This utility lists accounts that are logged on either on the machine or connecting remotely. It’s pretty simple, and largely useful in a system administrator type of environment.
This utility displays a local or remote event log on the command line, and there are a number of options that can be used for filtering the data.
psloglist \\computer System
There are also the -h, -d, and -m options, which let you narrow down the list of events to just the last x hours, days, or minutes. The -n option displays the list x records, while the -r switch reverses the order so the latest records will be at the bottom of the output. The last option, which we set to “System” in this example, is not actually necessary — if you omit it, the System log will always be pulled, but you could change it to Application or Security to pull those logs instead.
It’s worth noting that if you have administrator access to the other computer, you can simply open Event Viewer and choose Connect from the Action menu. Enter the computer name in the list, change the credentials if you need to, and access the event logs that way.
The only scenario where we can really see PsLogList being really useful is if you wanted to script out something to perform an action in case of certain messages in the event log.
This utility allows you to change the passwords for users, both local and remote. The syntax is the same as everything else:
pspasswd \\computer -u User -p Password <AccountToChange> <NewPassword>
The benefit to this utility over just using NET USER from the regular command prompt is that you can change passwords for multiple computers at once, and it works in a domain environment as well.
This utility pings, checks ports, and does latency and bandwidth testing. Pretty simple.
Or you can check connectivity to a port by adding the port number like this:
There are a ton of advanced options to this command that you will probably want to check out should you ned to do some network troubleshooting.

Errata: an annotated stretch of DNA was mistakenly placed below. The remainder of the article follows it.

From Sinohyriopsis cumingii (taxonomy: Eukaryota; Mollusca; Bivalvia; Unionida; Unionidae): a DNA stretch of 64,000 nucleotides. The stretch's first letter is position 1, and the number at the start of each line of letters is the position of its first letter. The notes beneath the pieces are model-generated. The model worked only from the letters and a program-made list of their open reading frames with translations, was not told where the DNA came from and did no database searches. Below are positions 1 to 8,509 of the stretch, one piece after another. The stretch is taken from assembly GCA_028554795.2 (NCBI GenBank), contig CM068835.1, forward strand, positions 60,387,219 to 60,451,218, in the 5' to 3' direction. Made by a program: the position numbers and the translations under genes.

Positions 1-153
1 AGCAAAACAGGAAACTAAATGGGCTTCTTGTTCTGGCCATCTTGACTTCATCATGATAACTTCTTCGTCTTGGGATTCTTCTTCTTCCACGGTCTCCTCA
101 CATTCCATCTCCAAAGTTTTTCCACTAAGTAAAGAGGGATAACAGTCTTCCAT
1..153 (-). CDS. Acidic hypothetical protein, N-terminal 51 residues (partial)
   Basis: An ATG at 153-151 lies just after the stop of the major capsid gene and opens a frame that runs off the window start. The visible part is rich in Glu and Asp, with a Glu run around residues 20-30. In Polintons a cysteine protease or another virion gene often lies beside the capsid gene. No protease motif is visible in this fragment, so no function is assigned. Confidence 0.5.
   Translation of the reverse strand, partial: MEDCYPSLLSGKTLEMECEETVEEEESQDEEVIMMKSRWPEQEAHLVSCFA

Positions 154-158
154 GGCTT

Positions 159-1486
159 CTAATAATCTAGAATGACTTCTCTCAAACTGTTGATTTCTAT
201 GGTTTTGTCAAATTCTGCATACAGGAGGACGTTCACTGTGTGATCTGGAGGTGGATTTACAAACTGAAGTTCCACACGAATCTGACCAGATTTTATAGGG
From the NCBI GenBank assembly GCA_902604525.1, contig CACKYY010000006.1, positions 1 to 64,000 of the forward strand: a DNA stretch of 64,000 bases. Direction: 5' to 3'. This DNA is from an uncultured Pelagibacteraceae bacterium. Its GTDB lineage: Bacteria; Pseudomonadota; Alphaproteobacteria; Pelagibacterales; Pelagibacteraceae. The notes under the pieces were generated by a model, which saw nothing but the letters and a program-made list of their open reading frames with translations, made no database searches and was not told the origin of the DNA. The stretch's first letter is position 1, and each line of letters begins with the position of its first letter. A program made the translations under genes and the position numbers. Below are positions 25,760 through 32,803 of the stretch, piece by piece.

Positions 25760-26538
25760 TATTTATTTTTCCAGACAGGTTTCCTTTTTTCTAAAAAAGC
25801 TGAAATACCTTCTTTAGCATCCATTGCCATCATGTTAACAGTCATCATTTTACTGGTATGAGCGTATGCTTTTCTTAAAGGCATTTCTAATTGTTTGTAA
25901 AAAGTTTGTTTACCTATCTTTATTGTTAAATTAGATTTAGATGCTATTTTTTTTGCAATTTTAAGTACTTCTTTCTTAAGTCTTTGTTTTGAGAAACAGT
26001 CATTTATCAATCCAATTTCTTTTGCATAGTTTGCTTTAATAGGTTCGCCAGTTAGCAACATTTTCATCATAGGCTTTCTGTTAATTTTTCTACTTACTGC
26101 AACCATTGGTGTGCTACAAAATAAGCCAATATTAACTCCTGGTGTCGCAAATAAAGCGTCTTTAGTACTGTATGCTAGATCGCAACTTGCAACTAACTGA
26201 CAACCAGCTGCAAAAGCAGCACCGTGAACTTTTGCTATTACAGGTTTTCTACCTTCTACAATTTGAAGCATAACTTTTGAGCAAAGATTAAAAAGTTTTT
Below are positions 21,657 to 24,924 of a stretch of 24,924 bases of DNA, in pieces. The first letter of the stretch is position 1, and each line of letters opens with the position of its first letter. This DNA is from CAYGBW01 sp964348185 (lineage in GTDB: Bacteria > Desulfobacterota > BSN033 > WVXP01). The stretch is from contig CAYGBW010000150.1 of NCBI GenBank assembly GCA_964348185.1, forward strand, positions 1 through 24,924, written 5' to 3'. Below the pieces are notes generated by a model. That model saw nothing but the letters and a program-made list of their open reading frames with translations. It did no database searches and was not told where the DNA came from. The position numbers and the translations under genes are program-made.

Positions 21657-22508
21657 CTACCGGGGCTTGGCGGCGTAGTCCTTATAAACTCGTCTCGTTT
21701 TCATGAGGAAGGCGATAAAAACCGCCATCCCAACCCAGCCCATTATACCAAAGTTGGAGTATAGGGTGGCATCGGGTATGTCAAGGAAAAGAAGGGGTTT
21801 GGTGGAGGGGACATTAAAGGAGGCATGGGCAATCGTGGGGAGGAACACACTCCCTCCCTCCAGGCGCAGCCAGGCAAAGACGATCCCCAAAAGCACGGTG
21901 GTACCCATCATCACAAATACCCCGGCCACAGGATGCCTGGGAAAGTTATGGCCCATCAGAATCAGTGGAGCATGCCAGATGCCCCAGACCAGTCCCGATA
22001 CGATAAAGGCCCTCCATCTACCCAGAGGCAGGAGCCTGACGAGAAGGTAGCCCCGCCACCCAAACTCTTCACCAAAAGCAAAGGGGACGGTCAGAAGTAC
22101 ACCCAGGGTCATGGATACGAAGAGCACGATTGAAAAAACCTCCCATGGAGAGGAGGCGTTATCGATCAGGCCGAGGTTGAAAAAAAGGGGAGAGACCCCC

This utility allows you to deal with Windows Services from the command prompt. It’s really quite easy to use — the syntax works like this:
psservice \\computername <command> <arguments>
The list of commands can be found by looking at the help /? options, but there are a few options that you’ll find yourself using more than the rest.
- query – Queries the status of a service
- config – Queries the configuration
- setconfig – Sets the configuration
- start – Starts a service
- stop – Stops a service
- restart – Stops and then restarts a service
- pause – Pauses a service
- cont – Continues a paused service
- depend – Enumerates the services that depend on the one specified
- find – Searches for an instance of a service on the network
- security – Reports the security permissions assigned to a service
In particular, the start | stop | pause | restart | cont options are really simple and easy to understand. For instance in the following command you could replace “start” with any of those other commands.
psservice \\computername start <servicename>
The other options can be used to query more information about a service, or change the configuration.
Note: the built-in sc.exe utility has a ton of useful features that overlap with this utility. The main difference is that PsService is a little more user-friendly.
This utility allows you to shut down, log off, or even put a computer into sleep mode. The problem is that it isn’t better than the built-in shutdown.exe utility, and was actually designed for Windows XP, so it’s recommended to use the built-in utility instead in most cases.
The one option that PsShutdown provides that you can’t get otherwise is the switch (-d) to put the computer into sleep mode, which can be handy.
psshutdown \\computername -d
You can also use the -h option to put the computer into hibernate mode instead.
This utility is very similar to PsKill, but it does something that the built-in Taskkill utility just can’t — you can suspend processes rather than kill them, which can be very handy if you want to temporarily stop a CPU-intensive process from running while you complete a sysadmin task.
Suspending a process is extremely easy:
pssuspend \\computer <PID or Name>
And resuming that process is just as easy — all you have to do is add the -r switch.
pssuspend \\computer -r <PID or Name>
When the Utilities Won’t Connect Because of Remote Registry
Some of these utilities, including PsInfo, PsList, PsLogList, and PsLoggedOn require the remote registry service to be enabled on the remote computer, and it isn’t enabled by default on modern versions of Windows.
The good news is that this problem is easily fixable, and you don’t have to leave Remote Registry enabled. Just run this command using PsService to start the service:
psservice \\computername start RemoteRegistry
And then when you are done with whatever you are doing with PsInfo or PsList, you can stop the service again using this command:
psservice \\computername stop RemoteRegistry
Simple solutions are the best, aren’t they?
Make sure to join us tomorrow, when we cover file and disk utilities, and some more interesting things.